Thank you for sharing your story here, Gena. I always appreciate what you have to say. Rock on, girl!

  2. Andrea

    I totally agree, Penny, asking ‘why’ does not serve us at all. I used to ask why? all the time until I realised when I did that, the universe would just deliver more examples of why something was like it was, or why something kept happening ‘to’ me. When I turned it on its head and started asking what was my learning, or what was I being shown, things along that line, then my life changed for the better. I saw was I needed to see and learned alot about myself in the process. For me, asking why gets me nowhere, it keeps me in the same place. Asking what frees me. Great post! Blessings, Andrea

    1. Penny McDaniel Post author

      Hi Andrea!

      I never found asking “why” to be helpful at times. In some areas, asking “why” helped in my search for certain answers, but when it came to relationships, forget it…it only caused strife and it took away the joy of the moment because I was wasting energy on trying to find an answer that wasn’t available rather than investing in the moment and enjoying what was in front of me. We live and learn. Everyone’s experience is different. Like you, I asked what it was I needed to learn to move forward and that got me unstuck. There are times when I still ask why…it comes up naturally, but I don’t dwell on it.

      Thank you for sharing here, my friend.

  3. Kathy Hadley

    Dear Penny,

    I always tell my clients that asking “why” in the context you are speaking of here is useless. It is also very upsetting. The brain is set to resolved problems but “why” in this context is only confusing and will keep you going in circles. Very unproductive and so don’t go there.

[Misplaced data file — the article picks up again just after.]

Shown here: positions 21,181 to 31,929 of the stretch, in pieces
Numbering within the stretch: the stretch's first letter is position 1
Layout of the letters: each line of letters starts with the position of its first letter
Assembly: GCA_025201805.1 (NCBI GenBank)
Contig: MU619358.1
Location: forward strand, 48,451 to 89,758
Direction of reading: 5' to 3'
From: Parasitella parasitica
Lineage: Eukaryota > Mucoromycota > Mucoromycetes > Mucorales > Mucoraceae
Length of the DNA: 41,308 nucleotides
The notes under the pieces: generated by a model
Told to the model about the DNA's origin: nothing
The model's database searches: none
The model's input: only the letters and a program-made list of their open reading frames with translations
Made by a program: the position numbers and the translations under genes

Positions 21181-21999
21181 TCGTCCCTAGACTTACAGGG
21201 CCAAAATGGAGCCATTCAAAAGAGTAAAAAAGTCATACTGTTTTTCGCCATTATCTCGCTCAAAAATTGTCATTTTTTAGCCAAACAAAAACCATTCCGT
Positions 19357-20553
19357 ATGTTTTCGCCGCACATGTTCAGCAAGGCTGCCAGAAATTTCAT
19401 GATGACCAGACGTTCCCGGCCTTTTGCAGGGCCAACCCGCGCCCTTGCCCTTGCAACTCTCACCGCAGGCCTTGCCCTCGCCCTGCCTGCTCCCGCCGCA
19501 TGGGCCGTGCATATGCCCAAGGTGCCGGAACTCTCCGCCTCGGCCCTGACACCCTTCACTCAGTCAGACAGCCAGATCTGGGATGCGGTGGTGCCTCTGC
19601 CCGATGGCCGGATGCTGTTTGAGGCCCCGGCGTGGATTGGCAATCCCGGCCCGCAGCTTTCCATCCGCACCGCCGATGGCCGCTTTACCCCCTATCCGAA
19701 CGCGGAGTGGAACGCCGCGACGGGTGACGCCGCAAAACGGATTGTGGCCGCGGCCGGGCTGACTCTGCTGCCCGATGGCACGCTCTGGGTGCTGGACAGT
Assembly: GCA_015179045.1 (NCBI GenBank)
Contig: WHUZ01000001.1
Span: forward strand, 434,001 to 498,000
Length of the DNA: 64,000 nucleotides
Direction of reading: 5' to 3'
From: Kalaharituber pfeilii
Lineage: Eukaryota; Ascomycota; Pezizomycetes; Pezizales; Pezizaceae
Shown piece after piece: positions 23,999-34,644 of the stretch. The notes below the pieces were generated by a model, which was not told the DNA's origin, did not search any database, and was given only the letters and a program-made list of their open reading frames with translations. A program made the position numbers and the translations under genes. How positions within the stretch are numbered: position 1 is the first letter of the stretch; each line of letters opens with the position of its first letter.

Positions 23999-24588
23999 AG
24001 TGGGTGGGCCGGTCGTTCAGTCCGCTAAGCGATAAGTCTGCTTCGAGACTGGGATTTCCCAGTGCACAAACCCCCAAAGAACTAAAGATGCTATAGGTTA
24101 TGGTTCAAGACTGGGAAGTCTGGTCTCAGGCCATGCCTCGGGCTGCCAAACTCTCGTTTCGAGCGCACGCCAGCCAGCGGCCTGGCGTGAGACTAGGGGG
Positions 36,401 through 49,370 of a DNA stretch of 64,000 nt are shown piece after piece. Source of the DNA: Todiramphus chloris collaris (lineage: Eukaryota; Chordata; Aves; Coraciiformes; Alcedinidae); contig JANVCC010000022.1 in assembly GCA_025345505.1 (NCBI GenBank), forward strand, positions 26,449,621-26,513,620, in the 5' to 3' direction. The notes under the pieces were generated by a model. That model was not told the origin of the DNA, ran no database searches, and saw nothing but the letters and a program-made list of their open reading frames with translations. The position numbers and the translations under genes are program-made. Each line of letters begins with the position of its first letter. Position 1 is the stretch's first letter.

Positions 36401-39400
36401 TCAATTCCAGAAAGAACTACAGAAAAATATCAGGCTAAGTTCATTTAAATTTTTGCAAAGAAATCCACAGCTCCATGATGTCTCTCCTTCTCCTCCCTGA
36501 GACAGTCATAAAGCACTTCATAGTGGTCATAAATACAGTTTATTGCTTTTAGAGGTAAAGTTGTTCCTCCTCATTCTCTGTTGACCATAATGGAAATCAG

I also tell my clients not to worry about the “how”.

    The “how” will come about as an answer to the “what” you are asking for and it is not YOUR WORK. It is the work of the Universal once you truly align to what you really want in your entire Beingness.

    Now, there is a “why” exercise that is very effective though in this ONE context. Going over the why you want something. But ONLY do it as long as it feel good to you.

    For example:

    Say someone wants more money.
    They can ask themselves, why do I want more money?
    I want to have certain things.
    Why do I want these certain things?
    Because I think they will make me happy.

    Ok, so the final reason is to be happy.
    Thus, be happy and you will attract these things.

    Or it could let to be safe and secure or confident.

    Whatever the why in this context leads you to, feel that now and you will then have aligned to attracting it.

    Great post.



    Kathy Hadley recently posted…Free Your Mind – UnplugMy Profile

    1. Penny McDaniel Post author

      Hi Kathy.

      Great point. The “how” is not for us to worry about. The Universe works in mysterious ways…we just have to trust it and align with its energies.

      I like the exercise that you mentioned. When we ask why in the context of wanting something, we find that the final reason is that we want to be happy. Then after we answer that, we need to let go and let it come to us.


      Thank you for your added insight. Much appreciated.

  4. Pingback: Asking Why Is Useless Except In This One Context |

  5. Peggy

    Hi Penny,

    Like soda and extra sugar, I gave up why like the bad habit it is. Asking why is like carrying an extra 10 pounds of emotional baggage around every day, day in and day out. It’s exhausting.

    These days, I stay focused on the what…the how and the why take care of themselves.

    Peggy recently posted…How to End Your Affair With PerfectionismMy Profile

    1. Penny McDaniel Post author

      Hi Peggy,

      I like your analogy of carrying why around like an extra 10 pounds of emotional baggage. That is apropos and accurate in describing this tricky little word.

      Thanks for sharing here today! Much appreciated.